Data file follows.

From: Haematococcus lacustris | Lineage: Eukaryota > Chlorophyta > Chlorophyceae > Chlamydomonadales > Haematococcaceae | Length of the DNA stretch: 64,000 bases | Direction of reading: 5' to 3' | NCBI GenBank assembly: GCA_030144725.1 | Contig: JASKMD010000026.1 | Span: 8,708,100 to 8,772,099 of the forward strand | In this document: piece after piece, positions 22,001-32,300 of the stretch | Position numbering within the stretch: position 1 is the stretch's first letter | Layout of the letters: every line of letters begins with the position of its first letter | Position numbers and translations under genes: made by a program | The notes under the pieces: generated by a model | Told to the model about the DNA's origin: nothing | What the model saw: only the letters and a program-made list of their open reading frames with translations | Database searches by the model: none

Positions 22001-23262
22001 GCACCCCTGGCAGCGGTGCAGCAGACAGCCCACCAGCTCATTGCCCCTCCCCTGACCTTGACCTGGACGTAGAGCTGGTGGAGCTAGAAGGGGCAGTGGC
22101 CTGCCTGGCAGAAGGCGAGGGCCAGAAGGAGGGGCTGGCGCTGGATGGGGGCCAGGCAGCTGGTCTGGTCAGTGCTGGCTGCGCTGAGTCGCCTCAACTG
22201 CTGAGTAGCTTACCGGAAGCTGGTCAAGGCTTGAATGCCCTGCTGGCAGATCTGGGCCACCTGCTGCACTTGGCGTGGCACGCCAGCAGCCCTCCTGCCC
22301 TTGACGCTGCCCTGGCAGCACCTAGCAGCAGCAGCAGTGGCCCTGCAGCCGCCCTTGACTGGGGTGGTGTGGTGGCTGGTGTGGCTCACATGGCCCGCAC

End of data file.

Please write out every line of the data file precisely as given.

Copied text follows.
From: Haematococcus lacustris | Lineage: Eukaryota > Chlorophyta > Chlorophyceae > Chlamydomonadales > Haematococcaceae | Length of the DNA stretch: 64,000 bases | Direction of reading: 5' to 3' | NCBI GenBank assembly: GCA_030144725.1 | Contig: JASKMD010000026.1 | Span: 8,708,100 to 8,772,099 of the forward strand | In this document: piece after piece, positions 22,001-32,300 of the stretch | Position numbering within the stretch: position 1 is the stretch's first letter | Layout of the letters: every line of letters begins with the position of its first letter | Position numbers and translations under genes: made by a program | The notes under the pieces: generated by a model | Told to the model about the DNA's origin: nothing | What the model saw: only the letters and a program-made list of their open reading frames with translations | Database searches by the model: none

Positions 22001-23262
22001 GCACCCCTGGCAGCGGTGCAGCAGACAGCCCACCAGCTCATTGCCCCTCCCCTGACCTTGACCTGGACGTAGAGCTGGTGGAGCTAGAAGGGGCAGTGGC
22101 CTGCCTGGCAGAAGGCGAGGGCCAGAAGGAGGGGCTGGCGCTGGATGGGGGCCAGGCAGCTGGTCTGGTCAGTGCTGGCTGCGCTGAGTCGCCTCAACTG
22201 CTGAGTAGCTTACCGGAAGCTGGTCAAGGCTTGAATGCCCTGCTGGCAGATCTGGGCCACCTGCTGCACTTGGCGTGGCACGCCAGCAGCCCTCCTGCCC
22301 TTGACGCTGCCCTGGCAGCACCTAGCAGCAGCAGCAGTGGCCCTGCAGCCGCCCTTGACTGGGGTGGTGTGGTGGCTGGTGTGGCTCACATGGCCCGCAC